Watch: This Is Why Biden’s $2 Trillion Infrastructure Plan Will Fail
In the United States, we have a problem that’s so BIG and obvious that even Elon Musk can’t see it. Our highways are broken, our streets are clogged with traffic,...
OSLO, May 30 (Reuters) – Frontline Ltd, the tanker arm of shipping tycoon John Fredriksen’s business empire, expects losses to widen in the second quarter and may struggle to repay a 2015 bond as the shipping crisis shows no sign of abating.
The global shipping sector has seen four years of crisis as vessels purchased in an order binge before 2008 hit the waters, creating overcapacity as demand remains anaemic.
“The board is of the opinion that the tanker market is massively oversupplied today and that it may take some time before a reasonable market balance is restored and sustained recovery of the tanker market occurs,” the group said on Thursday.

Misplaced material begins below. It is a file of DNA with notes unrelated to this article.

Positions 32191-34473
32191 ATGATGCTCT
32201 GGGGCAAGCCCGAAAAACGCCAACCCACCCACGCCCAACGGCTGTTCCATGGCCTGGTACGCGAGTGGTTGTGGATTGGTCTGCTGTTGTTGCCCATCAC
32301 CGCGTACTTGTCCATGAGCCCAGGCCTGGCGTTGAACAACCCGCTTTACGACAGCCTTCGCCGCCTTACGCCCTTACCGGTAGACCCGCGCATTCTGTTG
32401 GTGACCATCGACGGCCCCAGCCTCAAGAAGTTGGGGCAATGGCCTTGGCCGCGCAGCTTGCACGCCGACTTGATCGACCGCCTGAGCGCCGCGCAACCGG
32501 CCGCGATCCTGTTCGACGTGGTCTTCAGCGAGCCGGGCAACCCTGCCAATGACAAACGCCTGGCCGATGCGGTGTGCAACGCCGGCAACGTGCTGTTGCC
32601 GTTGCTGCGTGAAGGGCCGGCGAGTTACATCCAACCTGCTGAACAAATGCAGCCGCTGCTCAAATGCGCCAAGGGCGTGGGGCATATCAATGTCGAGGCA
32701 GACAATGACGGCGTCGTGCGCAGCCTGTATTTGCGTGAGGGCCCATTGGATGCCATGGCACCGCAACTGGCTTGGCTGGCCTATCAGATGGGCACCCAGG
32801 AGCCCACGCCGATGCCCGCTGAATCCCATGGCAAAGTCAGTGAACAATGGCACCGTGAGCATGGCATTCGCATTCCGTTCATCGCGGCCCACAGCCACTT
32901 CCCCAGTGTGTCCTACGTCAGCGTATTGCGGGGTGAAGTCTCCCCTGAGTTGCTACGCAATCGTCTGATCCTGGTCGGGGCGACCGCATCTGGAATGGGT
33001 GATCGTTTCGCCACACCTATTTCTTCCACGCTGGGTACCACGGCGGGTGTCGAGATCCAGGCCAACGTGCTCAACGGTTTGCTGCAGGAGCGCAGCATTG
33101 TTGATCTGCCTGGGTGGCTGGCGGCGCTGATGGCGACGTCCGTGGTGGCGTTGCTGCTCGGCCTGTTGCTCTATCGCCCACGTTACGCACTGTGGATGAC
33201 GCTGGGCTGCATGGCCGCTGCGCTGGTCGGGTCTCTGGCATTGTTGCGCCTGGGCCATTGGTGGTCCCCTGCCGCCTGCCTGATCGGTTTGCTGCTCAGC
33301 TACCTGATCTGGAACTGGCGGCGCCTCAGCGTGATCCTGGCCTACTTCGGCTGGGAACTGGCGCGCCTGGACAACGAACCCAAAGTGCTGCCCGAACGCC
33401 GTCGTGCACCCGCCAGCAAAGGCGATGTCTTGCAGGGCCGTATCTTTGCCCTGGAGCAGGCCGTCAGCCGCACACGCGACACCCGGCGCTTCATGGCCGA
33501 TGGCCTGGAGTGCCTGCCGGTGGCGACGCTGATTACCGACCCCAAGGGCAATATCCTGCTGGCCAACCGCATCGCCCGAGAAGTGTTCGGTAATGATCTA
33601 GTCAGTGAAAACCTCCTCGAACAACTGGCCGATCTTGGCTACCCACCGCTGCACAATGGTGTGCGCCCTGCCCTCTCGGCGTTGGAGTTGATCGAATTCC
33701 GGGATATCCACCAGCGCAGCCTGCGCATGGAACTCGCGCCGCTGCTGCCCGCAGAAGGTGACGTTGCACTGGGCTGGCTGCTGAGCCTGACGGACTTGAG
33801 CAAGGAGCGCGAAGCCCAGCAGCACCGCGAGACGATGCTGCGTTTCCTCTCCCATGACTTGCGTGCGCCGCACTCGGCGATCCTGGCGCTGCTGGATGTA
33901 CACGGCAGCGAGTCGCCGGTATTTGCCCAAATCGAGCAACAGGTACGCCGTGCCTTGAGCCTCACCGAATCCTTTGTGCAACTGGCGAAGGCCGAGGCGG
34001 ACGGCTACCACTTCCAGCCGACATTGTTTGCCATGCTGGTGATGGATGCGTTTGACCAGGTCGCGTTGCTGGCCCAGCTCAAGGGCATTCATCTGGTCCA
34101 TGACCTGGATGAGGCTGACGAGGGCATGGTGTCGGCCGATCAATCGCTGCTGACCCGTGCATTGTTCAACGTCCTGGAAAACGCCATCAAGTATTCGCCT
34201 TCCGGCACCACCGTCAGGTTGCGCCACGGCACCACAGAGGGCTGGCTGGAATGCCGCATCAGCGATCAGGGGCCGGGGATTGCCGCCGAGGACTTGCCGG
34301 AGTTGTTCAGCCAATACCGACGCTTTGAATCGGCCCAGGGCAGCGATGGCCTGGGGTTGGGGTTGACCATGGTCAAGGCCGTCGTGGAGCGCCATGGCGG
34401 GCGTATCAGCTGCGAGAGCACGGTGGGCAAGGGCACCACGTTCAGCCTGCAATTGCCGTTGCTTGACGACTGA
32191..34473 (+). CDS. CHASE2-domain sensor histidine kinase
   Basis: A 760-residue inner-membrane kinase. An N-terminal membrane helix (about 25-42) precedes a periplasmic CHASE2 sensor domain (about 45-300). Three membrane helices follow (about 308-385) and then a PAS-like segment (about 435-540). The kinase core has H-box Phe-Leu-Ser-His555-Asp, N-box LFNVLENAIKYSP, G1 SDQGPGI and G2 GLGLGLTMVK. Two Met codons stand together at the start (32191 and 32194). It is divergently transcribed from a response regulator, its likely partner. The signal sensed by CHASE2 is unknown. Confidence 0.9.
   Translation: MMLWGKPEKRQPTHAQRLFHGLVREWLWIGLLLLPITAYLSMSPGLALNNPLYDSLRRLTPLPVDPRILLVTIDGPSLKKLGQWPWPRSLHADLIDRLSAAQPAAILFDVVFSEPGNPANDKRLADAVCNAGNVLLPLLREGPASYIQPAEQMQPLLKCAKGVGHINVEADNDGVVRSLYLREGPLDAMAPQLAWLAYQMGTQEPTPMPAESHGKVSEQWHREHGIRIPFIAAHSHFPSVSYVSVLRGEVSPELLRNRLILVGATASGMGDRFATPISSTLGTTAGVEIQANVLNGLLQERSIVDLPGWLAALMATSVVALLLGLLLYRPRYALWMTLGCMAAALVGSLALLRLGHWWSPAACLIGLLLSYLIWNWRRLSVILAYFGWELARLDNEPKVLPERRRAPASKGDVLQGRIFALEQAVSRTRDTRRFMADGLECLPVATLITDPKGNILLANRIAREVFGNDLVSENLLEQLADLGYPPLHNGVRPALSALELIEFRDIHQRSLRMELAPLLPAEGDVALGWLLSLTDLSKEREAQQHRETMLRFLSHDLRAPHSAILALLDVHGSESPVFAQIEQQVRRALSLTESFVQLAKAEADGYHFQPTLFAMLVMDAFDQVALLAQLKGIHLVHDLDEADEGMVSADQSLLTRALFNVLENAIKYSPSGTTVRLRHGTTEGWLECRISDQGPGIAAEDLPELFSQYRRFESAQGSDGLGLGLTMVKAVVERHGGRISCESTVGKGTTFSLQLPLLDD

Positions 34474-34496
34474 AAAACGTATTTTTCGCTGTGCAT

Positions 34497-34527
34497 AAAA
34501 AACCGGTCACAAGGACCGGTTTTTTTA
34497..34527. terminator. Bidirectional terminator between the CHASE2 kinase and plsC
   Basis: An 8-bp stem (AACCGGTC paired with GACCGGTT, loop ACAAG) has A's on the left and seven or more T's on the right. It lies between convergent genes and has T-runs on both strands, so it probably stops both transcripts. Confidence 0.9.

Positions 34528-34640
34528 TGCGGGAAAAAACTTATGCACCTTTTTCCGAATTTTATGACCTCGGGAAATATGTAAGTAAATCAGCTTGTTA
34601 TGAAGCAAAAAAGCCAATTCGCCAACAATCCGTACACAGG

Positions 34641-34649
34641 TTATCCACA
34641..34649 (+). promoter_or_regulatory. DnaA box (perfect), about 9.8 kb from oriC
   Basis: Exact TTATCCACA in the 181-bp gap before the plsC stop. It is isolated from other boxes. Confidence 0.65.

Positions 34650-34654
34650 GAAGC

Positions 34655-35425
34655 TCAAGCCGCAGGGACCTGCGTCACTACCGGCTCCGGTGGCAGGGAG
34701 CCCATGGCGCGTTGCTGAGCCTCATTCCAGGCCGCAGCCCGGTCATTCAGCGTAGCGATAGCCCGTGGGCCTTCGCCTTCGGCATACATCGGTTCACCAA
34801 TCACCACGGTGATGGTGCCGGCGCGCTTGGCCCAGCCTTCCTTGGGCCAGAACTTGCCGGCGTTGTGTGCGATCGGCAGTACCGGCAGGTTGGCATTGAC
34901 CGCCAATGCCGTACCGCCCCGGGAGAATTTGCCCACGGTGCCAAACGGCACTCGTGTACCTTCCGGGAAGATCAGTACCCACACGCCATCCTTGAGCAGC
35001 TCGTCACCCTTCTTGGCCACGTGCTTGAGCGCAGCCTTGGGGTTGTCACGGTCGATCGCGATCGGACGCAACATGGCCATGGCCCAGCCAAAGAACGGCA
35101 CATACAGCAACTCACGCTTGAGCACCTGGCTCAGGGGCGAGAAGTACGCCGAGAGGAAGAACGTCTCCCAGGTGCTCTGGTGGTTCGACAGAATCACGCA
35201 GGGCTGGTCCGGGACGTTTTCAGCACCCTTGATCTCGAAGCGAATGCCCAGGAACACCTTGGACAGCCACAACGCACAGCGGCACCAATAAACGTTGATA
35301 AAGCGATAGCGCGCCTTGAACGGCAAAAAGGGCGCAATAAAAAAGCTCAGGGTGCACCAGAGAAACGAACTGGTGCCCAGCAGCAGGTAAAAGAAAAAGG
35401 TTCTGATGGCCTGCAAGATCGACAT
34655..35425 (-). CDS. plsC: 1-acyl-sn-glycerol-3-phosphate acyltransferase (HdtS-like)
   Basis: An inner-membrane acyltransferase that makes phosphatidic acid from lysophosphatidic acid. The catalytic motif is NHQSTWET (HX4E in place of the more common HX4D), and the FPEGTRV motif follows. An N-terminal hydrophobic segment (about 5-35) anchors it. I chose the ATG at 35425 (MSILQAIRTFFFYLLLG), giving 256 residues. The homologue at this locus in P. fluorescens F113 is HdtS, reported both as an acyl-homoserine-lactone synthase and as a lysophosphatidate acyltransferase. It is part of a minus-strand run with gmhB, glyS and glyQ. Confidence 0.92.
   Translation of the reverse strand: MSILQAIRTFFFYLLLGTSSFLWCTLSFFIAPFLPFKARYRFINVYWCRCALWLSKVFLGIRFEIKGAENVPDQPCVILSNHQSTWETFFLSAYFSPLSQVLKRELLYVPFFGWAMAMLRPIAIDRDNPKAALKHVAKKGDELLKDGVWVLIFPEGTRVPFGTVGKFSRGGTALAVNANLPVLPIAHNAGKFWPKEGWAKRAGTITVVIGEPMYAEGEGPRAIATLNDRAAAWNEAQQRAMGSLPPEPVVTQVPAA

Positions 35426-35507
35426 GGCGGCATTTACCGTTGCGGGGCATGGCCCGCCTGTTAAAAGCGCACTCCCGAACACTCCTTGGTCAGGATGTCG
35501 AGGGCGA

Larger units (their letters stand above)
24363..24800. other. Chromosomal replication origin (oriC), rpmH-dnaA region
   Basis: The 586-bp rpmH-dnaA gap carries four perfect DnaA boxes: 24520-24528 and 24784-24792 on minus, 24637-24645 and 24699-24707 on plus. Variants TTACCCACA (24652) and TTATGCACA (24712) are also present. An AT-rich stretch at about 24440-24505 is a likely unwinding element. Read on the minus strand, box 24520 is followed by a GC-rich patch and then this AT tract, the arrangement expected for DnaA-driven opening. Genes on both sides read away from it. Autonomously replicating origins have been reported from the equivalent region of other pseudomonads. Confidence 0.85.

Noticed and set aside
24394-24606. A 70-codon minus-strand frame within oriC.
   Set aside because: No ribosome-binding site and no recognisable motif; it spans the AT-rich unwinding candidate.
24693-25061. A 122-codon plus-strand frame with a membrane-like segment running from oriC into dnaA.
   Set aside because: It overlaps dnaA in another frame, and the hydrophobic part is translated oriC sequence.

Frontline, which Fredriksen restructured last year to save from bankruptcy, said its first-quarter net loss totalled $19 million after a $7 million profit a year ago, beating expectations for a $34 million loss.
“Based on rates achieved so far in the second quarter, increased dry-docking costs in the second quarter and the current outlook, the board expects the operating result in the second quarter to be weaker than in the first quarter,” it said.
The company also repeated an earlier warning that unless the market recovers in the short term, and if it cannot raise additional equity or sell assets, it will not have the cash to repay a $225 million bond due in April 2015.
It said its total cash-cost breakeven for very large crude carriers was about $25,500 a day, above the first quarter’s time charter rate of $17,000, while for Suezmax tankers it was at $18,500, above the quarter’s $14,500.
Frontline shares fell 1.2 percent in early trade. (Editing by David Holmes)
(c) 2013 Thomson Reuters, Click For Restrictions
Join the 67,349 members that receive our newsletter.
Have a news tip? Let us know.